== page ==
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Effects of lime on n and s uptake and herbage production in north-eastern NSW

Z. Hochman, W. Fulkerson, K. Moore, C. Rolfe, K. Slack and J. Hindmarsh

NSW Agriculture, Wollongbar Agricultural Institute, Wollongbar NSW 2477

Summary. This study summarises two field experiments designed to quantify the effects of lime on utilisation of nitrogen (N) and sulfur (S). In the first experiment seven rates of lime were applied prior to sowing Saia oats, Avena strigosa, into a degraded pasture on a Red Basalt soil. The second experiment was a study on the effects of lime and N application on the establishment of an irrigated ryegrass, Lolium perenne/white clover, Trifolium repens, pasture on clay soil subject to waterlogging. In both experiments lime improved herbage yields and N and S concentration in herbage.


Liming acid soils usually results in increased nitrification and mineralisation of organic nitrogen (1,2,3,4,6,8) and sulfur (3,8,9). Increased plant uptake of nitrogen and sulphur has also been observed in some of these studies. Our interest was to quantify these increases in two contrasting situations: On a Krasnozem soil with a highly aluminium tolerant crop and no added fertiliser without irrigation, and on a Chocolate clay soil with an irrigated ryegrass/clover pasture and with contrasting treatments for N fertiliser.


Experiment 1

The site was located on Krasnozem soil supporting a degraded pasture near the Wollongbar. Soil analysis gave pH (CaC12) of 4.2, ECEC of 6.1 cmol(+)/kg with 1.47 cmol(+)/kg exchangeable Al and 0.26 cmol(+)/kg Iv1n (1:5, soil:0.01 M CaC12 extract). The experiment was a randomised complete block design with three replicates of seven rates of lime (0,1,2,4,6,8, and 16 t/ha CaCO3; neutralising value = 98.3%, 96.8% less than 250 micrometres) broadcast and rotary hoed on 30 May 1986. Saia oats were sown eight days later at 80 kg/ha. No fertiliser was added and harvests were taken, using an Allan Auto-scythe, on 28 August (H1) and 14 October 1986 (H2). Plant N and S analysis was of total above ground herbage. Rainfall in May was 135 mm (long-term average is 156 mm) and from June to October 178 mm (long-term average is 474 mm).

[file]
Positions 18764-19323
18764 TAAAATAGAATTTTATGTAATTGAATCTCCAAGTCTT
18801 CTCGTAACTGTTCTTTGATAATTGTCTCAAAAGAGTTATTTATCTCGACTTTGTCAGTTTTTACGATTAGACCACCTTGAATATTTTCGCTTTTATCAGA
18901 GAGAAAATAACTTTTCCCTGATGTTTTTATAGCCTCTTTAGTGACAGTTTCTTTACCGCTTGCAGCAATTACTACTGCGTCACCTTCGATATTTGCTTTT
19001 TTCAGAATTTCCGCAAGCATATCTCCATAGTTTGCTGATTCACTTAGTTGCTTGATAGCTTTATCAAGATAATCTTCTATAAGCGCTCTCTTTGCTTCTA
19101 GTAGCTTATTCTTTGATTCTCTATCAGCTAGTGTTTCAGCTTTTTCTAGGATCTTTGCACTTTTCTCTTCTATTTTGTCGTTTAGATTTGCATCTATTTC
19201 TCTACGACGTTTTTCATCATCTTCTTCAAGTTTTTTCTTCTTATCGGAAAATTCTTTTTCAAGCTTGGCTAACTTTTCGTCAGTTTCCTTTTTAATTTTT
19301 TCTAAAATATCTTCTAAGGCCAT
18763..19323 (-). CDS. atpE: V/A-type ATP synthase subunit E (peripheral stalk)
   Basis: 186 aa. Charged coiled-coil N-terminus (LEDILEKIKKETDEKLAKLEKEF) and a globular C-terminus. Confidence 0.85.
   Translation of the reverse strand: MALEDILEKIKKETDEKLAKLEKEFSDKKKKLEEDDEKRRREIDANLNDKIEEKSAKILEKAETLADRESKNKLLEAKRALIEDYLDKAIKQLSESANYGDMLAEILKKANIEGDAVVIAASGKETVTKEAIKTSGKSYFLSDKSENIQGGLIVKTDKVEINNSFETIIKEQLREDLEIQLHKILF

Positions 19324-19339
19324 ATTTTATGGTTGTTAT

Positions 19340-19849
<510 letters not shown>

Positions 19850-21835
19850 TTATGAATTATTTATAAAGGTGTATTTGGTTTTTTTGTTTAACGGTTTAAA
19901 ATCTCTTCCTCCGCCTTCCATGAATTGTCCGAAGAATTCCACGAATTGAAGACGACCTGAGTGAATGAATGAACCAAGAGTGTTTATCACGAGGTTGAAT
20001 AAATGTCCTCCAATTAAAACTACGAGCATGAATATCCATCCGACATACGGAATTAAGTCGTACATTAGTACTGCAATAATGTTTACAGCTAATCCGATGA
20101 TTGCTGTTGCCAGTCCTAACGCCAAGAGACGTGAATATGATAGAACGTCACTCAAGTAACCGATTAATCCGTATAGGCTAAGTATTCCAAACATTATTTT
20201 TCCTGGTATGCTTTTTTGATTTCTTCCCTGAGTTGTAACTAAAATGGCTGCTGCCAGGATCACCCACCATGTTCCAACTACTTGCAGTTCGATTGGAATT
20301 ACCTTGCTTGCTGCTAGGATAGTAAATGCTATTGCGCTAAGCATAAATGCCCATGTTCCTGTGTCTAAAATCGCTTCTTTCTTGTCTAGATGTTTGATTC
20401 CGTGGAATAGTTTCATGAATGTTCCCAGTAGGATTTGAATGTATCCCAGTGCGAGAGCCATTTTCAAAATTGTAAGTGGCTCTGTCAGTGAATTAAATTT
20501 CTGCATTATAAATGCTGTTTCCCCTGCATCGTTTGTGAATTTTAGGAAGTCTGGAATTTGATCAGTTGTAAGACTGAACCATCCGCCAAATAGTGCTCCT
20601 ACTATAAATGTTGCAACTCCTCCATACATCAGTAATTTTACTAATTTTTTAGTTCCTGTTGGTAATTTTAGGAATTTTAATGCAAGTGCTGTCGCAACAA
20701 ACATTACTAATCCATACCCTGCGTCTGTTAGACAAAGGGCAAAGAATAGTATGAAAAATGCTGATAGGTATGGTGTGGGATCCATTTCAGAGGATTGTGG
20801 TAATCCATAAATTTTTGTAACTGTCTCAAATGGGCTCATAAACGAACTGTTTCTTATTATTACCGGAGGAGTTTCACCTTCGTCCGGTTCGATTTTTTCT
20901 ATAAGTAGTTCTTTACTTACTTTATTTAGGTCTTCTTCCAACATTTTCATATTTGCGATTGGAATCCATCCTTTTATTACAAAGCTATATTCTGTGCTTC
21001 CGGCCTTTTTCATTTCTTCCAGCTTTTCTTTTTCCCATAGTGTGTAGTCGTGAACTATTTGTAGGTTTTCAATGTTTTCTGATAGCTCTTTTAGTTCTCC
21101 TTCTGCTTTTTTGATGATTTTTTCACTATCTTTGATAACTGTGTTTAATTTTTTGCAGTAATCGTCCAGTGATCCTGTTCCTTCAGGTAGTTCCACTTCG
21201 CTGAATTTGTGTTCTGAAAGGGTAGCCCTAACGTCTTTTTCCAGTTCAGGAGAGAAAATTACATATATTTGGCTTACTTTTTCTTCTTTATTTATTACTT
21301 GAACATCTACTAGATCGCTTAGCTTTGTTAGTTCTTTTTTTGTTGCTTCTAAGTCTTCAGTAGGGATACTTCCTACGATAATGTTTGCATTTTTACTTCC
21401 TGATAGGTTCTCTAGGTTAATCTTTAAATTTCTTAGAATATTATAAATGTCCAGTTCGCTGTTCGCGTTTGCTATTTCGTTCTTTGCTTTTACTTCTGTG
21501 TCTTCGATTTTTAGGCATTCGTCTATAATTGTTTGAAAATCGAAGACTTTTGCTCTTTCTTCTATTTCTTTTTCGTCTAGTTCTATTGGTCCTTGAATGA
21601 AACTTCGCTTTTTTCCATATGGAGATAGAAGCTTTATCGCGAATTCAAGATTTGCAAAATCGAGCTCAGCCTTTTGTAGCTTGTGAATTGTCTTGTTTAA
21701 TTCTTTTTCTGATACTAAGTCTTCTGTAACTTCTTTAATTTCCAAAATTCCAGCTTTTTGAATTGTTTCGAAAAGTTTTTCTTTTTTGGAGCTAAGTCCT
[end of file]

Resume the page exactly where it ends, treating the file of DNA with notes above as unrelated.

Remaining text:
Experiment 2

The site was located on a Chocolate clay soil subjected to prolonged waterlogging. Soil analyses gave values of pH (CaC12) =4.6; N =0.38 (%); P = I65 ppm; K = 1.33 cmol(+)/kg; Al =0.16 cmol(+)/ kg. The area was sprayed with 7 L/ha of glyphosate and disced two weeks later before sowing with 8 kg ryegrass (cv. Ellett) and 4 kg white clover (cv. Haifa) on 21 March. At sowing, 250 kg/ha molybdenum superphosphate and 100 kg/ha muriate of potash were applied.

Plots were irrigated every three to four days for the first eight weeks and then every six to seven days to replenish water loss. Harvest dates 1, 2 and 3 refer to DM yield obtained from sowing to eight weeks, eight to 12 weeks and 12 to 16 weeks, respectively. Measurements at each harvest were of above ground dry matter yield (rotary mower), botanical composition of herbage, and leaf and soil analysis of N and S.

The plots (2x2 m) were laid out in a randomised split-plot design with nitrogen as main plots and lime as sub-plots with three replicate blocks and treated as follows:

  • Nitrogen: 80 kg/ha urea at sowing then 100 kg urea/ha (N1), or 100 kg/ha urea at sowing, only (No).
  • Lime: 5 tonne/ha (microfine lime, 98% less than 75 micrometres) disced into top 10 cm of soil three weeks before sowing (L1) or nil (L0).